With the announcement of the ten-year network deal with Highmark in June 2019, the headwinds for the western Pennsylvania care delivery operations should be largely alleviated. There was a quick increase of Highmark’s share of UPMC’s FY20 care delivery volume. Longer term, it is likely that the overall commercial share of UPMC’s payer mix will increase in its Core hospitals and assist a return to higher bed occupancy levels.
Thus, UPMC has not only weathered the economic headwinds of the Highmark decoupling; it can now expect its Core hospitals to become profitable once again. UPMC enters the 2020s not with one profit engine, but with three—its western Pennsylvania hospitals, its eastern Pennsylvania hospitals, and its scaled insurance business.
The UPMC case demonstrates the strategic robustness enabled by combining a vertical business model with a willingness to expand geographically. Other delivery systems—particularly those with nascent insurance operations—are no doubt taking note.
To read more about the evolution of UPMC’s economics from 2016 to 2021, view the full report:
 This analysis uses fiscal years ending June 30th. UPMC originally reported its data in fiscal years, although it has since changed to calendar year reporting. We used quarterly data to reconstruct fiscal years and enable a consistent time series.
 From FY11-12, UPMC’s Allegheny hospitals contributed a total of $545M out of $610M in aggregate care delivery income and $757M in total UPMC enterprise income.
 Volume and financial data for UPMC’s Pennsylvania hospitals are sourced from the Pennsylvania Healthcare Cost Containment Council (PHC4) and CMS’s Medicare Cost Report (Hospital 2552-2010 form). Aggregate-level volume and financial data for the UPMC system is derived from revenue bond offering disclosures on MSRB’s Electronic Municipal Market Access (EMMA). Hospital-level financials are reconciled with the aggregate-level data in order to pull apart the various economic components of UPMC’s overall performance.
 We define UPMC’s “Core” hospitals as all western Pennsylvania hospitals they owned before FY16—primarily consisting of its flagships in Allegheny County, but also its smaller hospitals in neighboring Bedford, Mercer, and Venango Counties, as well as its nearby acquisition hospitals in Blair and Erie Counties.
 Measured as the share of gross charges which we assume will have similar price weights across coverage types.
 UPMC did not fully restructure its capacity accordingly, reducing staff beds in the Core by 3.5% between FY15-20—much less than the corresponding decline in admissions over the same timeframe. As a result, occupancy went from 70% in FY11 to 67% in FY15 and 63% in FY20.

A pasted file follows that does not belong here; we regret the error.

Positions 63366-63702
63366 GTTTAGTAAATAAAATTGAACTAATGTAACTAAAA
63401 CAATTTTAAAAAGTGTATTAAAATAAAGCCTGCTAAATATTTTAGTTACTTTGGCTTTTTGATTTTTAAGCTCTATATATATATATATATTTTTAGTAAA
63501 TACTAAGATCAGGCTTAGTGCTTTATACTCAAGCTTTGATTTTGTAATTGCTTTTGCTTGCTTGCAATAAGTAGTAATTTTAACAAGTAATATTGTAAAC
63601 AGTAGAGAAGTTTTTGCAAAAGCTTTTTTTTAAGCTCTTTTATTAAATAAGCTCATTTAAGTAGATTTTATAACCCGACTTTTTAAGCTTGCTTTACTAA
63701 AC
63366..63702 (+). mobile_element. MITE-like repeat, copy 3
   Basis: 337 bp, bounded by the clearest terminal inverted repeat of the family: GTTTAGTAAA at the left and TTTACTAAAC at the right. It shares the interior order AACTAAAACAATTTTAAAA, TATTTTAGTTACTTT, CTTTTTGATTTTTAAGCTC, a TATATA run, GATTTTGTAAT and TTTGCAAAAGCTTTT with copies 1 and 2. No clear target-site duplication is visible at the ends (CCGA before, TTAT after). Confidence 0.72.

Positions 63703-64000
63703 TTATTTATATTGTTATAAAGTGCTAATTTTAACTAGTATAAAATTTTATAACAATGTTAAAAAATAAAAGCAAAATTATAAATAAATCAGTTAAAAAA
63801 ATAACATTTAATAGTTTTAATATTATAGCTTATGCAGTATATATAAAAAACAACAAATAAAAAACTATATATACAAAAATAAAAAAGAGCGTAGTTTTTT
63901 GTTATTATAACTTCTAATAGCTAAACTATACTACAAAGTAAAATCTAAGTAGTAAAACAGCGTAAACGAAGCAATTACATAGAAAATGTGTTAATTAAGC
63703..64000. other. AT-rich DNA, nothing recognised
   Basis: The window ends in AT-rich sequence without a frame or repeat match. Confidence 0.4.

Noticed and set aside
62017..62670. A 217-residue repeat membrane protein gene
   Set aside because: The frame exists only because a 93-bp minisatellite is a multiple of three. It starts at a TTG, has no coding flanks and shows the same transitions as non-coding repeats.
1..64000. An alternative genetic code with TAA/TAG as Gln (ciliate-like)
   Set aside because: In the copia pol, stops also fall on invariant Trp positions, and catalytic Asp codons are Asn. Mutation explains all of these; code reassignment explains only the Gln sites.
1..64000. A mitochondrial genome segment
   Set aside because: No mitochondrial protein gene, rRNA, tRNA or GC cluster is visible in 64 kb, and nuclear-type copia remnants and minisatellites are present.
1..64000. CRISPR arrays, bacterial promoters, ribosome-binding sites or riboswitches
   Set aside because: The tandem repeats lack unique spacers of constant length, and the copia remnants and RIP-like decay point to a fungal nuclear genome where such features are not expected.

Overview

Commercial risk membership went from 231K in FY11 to 459K in FY16—an increase from the average ~5% membership CAGR in the five years prior to the break with Highmark to an average 15% per year in the five years afterward.
 UPMC was also able to roughly double the growth rates of its Medicaid membership. This line of business grew an average of 11% CAGR in the five years prior to FY11 but reached 21% in the five years after the FY11 break with Highmark.
 In both cases, the original non-profit delivery systems acquired additional hospitals from nearby for-profit players (Lock Haven and Sunbury hospitals from Quorum for Susquehanna and Carlisle, Lancaster Regional, Heart of Lancaster (Lititz), and Memorial hospitals from CHS for Pinnacle) before being integrated into UPMC.
 We refer to Susquehanna and Pinnacle hospitals as the combination of both their legacy hospitals and those that they acquired from Quorum and Community, respectively. Pinnacle also includes one non-Community acquisition hospital (Hanover) that was brought on shortly after the deal with Community.
 Between FY12-16, Susquehanna hospitals earned $201M in operating income and had $2,133M in total operating revenues. Between FY13-17, Pinnacle hospitals earned $1,220M in operating income and had $6,841M in total operating revenues. Between FY12-17, Core UPMC hospitals earned $952M in operating income and had $33,778M in total operating revenues.
 Hospital-level financial data is not yet publicly available for FY21. As such, we are unable to disaggregate health services income between hospitals and non-hospital care delivery for this year.
 Note that restoring hospital operating profit was insufficient to avoid a significant decline in overall care delivery profitability between FY16-20 (see Figure 2). The difference between overall care delivery and Pennsylvania hospital operations should primarily be clinics and physician costs (though it will also include a few small hospitals outside of Pennsylvania). UPMC undertook major investments in growing affiliations and care delivery points which likely contributed to operating cost. Had the new acquisitions not contributed to hospital profits to net out versus these losses, however, overall care delivery would have operated at a substantial loss throughout FY17-19 instead of being somewhat profitable.